Professor Fred Wegman
Professor Fred Wegman advises the European Commission and many national governments on road safety. In 2002, he wrote a report on the Irish strategy. He said an “important question is whether Irish society is prepared to accept a higher level of enforcement…Are they prepared to change their own behaviour, and are they prepared to accept (far-reaching) government road safety measures? Influential social groups could be invited (and perhaps forced in the position) to show the courage of their convictions: road safety would then simply have to be defined as a top priority. Recent research suggests that the Irish population would support this point of view.”
Sweden’s roads are the world’s safest. Although the number of cars in circulation and the number of miles driven have both doubled since 1970, the number of road deaths has fallen by four-fifths during the same period. In 1997, the Swedish parliament wrote into law a “Vision Zero” plan, promising to eliminate road fatalities and injuries altogether. Sweden builds roads with safety prioritised over speed or convenience. Low urban speed limits, pedestrian zones and barriers that separate cars from bikes and oncoming traffic have helped. Strict policing has also helped: now less than 0.25% of drivers tested are over the alcohol limit. Road deaths of children younger than seven have plummeted—in 2012 only one was killed, compared with 58 in 1970.
What to do in Sri Lanka?
Perhaps the government should commission the FIA Foundation to undertake a study or invite Professor Wegman to Sri Lanka. Wegman asked if Irish society was prepared to press for a higher level of enforcement. We might ask the same question about Sri Lanka. The government has to show willing and society needs to put pressure on government to take effective action.
There will be immediate costs. The current court system is already overloaded and will collapse completely dealing with a more pro-active policy. Should there be separate system outside conventional courts? How about a digitised fine system linked to payment of utility bills?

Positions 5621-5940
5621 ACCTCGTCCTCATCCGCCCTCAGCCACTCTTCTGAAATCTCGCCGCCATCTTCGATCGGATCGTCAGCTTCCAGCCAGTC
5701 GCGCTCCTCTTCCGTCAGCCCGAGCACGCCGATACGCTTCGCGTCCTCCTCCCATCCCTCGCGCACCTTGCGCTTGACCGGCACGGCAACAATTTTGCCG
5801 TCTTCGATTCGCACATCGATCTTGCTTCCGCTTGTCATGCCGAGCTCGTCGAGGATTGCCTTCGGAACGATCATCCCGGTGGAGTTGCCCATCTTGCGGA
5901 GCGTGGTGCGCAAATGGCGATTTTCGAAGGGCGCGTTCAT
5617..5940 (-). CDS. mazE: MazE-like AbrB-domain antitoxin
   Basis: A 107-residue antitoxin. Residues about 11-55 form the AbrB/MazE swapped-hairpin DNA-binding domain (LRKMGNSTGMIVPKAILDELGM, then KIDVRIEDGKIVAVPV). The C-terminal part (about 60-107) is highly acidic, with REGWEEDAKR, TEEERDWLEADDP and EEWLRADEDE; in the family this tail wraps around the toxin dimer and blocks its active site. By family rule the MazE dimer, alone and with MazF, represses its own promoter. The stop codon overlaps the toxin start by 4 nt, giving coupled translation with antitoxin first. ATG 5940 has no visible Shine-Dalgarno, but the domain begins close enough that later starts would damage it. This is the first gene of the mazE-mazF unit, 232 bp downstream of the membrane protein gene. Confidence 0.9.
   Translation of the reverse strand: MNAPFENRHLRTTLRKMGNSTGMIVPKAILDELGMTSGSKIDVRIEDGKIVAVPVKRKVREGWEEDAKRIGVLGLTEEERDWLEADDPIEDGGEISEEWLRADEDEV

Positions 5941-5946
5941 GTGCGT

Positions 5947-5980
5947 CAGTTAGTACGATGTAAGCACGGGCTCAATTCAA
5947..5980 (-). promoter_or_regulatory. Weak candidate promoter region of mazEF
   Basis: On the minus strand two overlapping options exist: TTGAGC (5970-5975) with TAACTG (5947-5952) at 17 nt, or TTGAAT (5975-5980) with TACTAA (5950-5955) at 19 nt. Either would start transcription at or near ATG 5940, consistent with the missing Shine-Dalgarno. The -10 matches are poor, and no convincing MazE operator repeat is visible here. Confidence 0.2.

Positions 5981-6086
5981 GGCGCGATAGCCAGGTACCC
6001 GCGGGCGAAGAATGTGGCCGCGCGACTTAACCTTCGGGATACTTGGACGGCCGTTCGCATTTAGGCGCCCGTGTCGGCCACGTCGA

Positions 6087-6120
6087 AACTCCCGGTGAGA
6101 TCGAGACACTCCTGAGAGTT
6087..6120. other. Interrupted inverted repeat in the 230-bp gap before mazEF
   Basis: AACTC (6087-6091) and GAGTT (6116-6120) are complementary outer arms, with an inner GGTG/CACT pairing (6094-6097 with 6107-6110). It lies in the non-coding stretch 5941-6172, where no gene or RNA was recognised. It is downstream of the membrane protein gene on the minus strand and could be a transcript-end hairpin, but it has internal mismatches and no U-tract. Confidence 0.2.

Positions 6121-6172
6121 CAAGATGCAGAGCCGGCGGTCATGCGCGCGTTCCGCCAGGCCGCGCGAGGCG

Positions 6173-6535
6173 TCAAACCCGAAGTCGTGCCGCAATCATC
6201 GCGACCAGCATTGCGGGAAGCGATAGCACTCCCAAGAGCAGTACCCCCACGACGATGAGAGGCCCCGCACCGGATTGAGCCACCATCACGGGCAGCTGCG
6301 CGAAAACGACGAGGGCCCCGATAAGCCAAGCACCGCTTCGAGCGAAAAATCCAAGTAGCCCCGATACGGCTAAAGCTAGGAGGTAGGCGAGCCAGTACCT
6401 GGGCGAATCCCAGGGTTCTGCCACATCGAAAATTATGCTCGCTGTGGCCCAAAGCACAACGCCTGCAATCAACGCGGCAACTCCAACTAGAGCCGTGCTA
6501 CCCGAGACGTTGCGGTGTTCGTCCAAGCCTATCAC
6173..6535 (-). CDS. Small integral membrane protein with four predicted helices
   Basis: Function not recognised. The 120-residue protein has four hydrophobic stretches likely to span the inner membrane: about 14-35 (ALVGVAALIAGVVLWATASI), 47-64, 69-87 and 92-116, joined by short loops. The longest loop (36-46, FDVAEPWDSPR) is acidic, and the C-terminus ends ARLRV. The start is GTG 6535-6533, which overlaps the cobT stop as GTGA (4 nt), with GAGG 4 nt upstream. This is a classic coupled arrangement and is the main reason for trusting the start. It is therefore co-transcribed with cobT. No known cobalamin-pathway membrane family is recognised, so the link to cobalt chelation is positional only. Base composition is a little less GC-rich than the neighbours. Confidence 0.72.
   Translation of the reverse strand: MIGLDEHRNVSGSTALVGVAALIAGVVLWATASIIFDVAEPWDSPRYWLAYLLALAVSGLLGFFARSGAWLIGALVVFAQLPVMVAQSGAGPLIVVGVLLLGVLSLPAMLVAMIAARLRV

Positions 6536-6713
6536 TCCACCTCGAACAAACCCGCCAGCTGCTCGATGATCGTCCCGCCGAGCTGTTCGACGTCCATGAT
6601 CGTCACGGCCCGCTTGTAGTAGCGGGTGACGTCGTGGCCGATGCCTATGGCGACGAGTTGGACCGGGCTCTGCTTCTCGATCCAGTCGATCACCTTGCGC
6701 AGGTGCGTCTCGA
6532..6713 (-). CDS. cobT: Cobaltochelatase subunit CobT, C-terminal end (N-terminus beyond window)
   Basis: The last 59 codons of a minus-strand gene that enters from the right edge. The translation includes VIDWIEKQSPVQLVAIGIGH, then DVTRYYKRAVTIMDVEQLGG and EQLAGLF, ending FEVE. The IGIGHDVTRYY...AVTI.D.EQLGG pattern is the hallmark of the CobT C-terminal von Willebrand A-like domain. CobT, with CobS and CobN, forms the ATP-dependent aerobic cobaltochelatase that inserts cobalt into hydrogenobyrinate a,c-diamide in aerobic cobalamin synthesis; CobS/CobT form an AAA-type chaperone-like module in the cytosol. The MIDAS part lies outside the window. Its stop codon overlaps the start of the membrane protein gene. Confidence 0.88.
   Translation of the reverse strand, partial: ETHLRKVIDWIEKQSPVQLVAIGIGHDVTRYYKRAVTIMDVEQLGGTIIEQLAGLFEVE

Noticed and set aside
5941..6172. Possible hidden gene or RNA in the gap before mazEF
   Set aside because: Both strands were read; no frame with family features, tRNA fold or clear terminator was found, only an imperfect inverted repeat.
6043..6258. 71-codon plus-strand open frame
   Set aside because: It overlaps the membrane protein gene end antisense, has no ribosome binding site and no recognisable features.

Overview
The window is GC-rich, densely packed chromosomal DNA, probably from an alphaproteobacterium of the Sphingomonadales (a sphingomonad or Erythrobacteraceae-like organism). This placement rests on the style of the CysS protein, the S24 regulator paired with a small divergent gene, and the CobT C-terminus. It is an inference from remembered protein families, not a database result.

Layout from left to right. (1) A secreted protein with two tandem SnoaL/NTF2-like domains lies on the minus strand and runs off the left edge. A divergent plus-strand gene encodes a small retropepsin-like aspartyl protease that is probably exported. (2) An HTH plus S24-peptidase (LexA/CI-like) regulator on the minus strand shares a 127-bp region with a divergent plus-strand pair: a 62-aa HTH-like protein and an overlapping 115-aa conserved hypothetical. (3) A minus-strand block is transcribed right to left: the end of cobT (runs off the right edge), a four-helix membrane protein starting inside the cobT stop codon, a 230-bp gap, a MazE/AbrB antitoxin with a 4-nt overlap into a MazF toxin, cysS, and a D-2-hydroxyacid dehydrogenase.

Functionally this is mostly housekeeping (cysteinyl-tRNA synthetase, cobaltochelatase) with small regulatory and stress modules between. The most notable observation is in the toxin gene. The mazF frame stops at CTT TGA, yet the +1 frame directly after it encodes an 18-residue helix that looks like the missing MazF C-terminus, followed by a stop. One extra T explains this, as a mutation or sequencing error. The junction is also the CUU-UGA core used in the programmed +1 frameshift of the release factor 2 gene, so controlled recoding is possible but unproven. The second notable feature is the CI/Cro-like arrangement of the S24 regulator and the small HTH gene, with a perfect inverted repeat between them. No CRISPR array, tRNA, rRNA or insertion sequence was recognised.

There are costs in doing nothing. Is this something that the business community should be taking on board? Should business magazines, chambers of commerce, Lions Clubs and Rotary Associations be raising awareness?
Among many helpful suggestions I received: Allocate a single bus route to a single private company. Scheduled departures and arrivals would reduce races even if more than one company were plying the same route. Provide a daily map online of all accidents. Compile a blacklist of cops on the take and owners doing the bribing. Owners as well as drivers should be punished. Bus owners need to be brought before a public forum by a neutral body to formulate a solution. Organise meetings of concerned citizens with drivers and owners and senior police officers.
Is the Government Doing Something?
TMKB Tennakoon, Secretary to the Ministry of Law and Order recently announced 790 people had been killed on Sri Lankan roads between January and April this year. “The number of accidents reflects badly on the country’s image”. He said that instructions were being sent out to all OICs to train all police personnel to book traffic offenders. More ticket books would be printed. For three months, all police would be expected to address the problem. A senior officer said this would place unacceptable burdens on staff deployed for other duties such as crime prevention and investigation. He thought the solution was to train more traffic police.
Someone commented on my previous article that we should bear in mind that transport fares in Sri Lanka are cheap so perhaps things are not so bad. It seems that life is cheap too. Road safety must be a top priority. Whatever about the country’s image, this carnage and waste of human life must stop.